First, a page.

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20 September 2010

Introducing The Georgia Voter Choice Act

Sunday, Washington Post staff writer Chris Cillizza reported that voters don't care much for the Democratic or Republican parties these days.

What happens if they hold an election in which voters don't like either of their choices?

We'll find out in 43 days, as poll after poll shows that both national parties are deeply unpopular with an electorate looking for something new and different. Democrats have suffered from being the majority party for the past 20 months - in control of political Washington and expected to do more by voters who elected President Obama to change the culture in the nation's capital. But Republicans are not offering much that will earn them credit in the eyes of most voters, either.

Cillizza, Chris (2010-9-19). As November nears, voters turn backs on both parties. Washington Post. Retrieved on 2010-9-20.

People are angry at the Democrats because of their arrogant overreaching in the halls of Congress and the White House. And people are angry at the GOP for being the so-called "Party of No."

Unfortunately, for most voters across the country, their choice at the ballot box is limited to a "D" or an "R". So to answer Chris Cillizza's question, what happens if they hold an election in which voters don't like either of their choices? Put simply, the voters hold their nose and cast their ballots for the lesser of two evils.

That isn't right, and that certainly does not keep with the competitive spirit of America.

Our government, in the past, broke up huge monopolies such as the Bell System in order to promote competition in the marketplace. Yet, when it comes to elections, the government sanctions a two-party monopoly that stifles competition.

Seeking to break up this Democratic/Republican monopoly on elections, early Monday morning I did my research and found the section of Georgia law that defines a political party.

O.C.G.A 21-2-2 reads as follows:

(25) 'Political party' or 'party' means any political organization which at the preceding:

(A) Gubernatorial election nominated a candidate for Governor and whose candidate for Governor at such election polled at least 20 percent of the total vote cast in the state for Governor; or

(B) Presidential election nominated a candidate for President of the United States and whose candidates for presidential electors at such election polled at least 20 percent of the total vote cast in the nation for that office.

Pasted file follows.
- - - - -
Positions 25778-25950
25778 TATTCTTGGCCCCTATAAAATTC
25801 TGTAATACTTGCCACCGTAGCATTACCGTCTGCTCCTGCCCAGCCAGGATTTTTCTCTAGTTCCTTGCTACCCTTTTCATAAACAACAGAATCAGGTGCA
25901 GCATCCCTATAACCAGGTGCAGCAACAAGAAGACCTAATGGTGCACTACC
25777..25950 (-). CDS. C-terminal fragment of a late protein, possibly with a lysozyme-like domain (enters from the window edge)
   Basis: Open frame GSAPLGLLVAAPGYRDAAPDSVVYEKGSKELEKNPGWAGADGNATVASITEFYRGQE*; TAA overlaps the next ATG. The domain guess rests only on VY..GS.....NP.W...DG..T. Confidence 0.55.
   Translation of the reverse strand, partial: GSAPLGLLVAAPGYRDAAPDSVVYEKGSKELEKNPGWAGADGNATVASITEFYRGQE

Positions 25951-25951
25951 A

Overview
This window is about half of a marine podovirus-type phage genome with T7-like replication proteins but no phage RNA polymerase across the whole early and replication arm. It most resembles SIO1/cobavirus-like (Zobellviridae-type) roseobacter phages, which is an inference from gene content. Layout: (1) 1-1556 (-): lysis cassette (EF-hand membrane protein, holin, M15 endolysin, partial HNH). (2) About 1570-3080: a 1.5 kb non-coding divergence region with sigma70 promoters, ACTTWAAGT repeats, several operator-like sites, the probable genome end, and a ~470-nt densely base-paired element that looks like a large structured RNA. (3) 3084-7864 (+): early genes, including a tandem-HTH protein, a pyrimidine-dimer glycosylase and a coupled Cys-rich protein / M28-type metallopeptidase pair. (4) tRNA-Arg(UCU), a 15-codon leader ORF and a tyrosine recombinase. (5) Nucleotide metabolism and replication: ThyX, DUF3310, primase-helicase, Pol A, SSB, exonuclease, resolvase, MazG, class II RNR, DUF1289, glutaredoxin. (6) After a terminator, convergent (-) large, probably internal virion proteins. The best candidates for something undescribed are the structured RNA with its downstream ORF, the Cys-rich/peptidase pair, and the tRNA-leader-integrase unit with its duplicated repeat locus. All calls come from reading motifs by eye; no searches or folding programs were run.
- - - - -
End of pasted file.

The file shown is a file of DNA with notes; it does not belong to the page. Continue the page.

There are only two political organizations that meet that twenty percent threshold -- the Democratic and Republican parties of Georgia.

All other political organizations have to register with the Secretary of State; file a nominating petition signed by voters equal in number to 1 percent of the registered voters who were registered and eligible to vote in the preceding general election; and then work their collective butts off to get 1 percent of the state-wide just to maintain their organization's ballot access.

But it doesn't stop there.

Even after collecting all those signatures, and getting 1 percent of the vote state-wide, a political organization doesn't get to run their candidates for Congress, state House or state Senate unless they collect even more signatures.

In district-office races, such as for the General Assembly and U.S. House, third parties are required to collect petition signatures equal to 5 percent of the registered voters in the district. No third-party candidate has appeared on the ballot in Georgia for the U.S. House of Representatives since the 5 percent requirement became law in 1943.

Shock, David R. (2004-6-15). Third Parties. The New Georgia Encyclopedia. Retrieved on 2010-9-20.

Can anyone say this process promotes competition? Can anyone say that any part of this process give Georgians more choice at the ballot box?

To quote U.S. House Minority Leader John Boehner (R - Ohio), "hell no you can't!"

So Monday morning, I wrote a bill.

It's a simple, one-page bill that re-defines what a political party is in the state of Georgia. If a political organization can convince the voters to sign their nominating petition; if a political organization can garner 1% of the state-wide vote, then they are a political party entitled to full ballot access across the state.

That's what my bill, the Georgia Voter Choice Act, does.

Now, which legislator --Democrat or Republican-- has the guts to introduce the bill when the General Assembly convenes next January?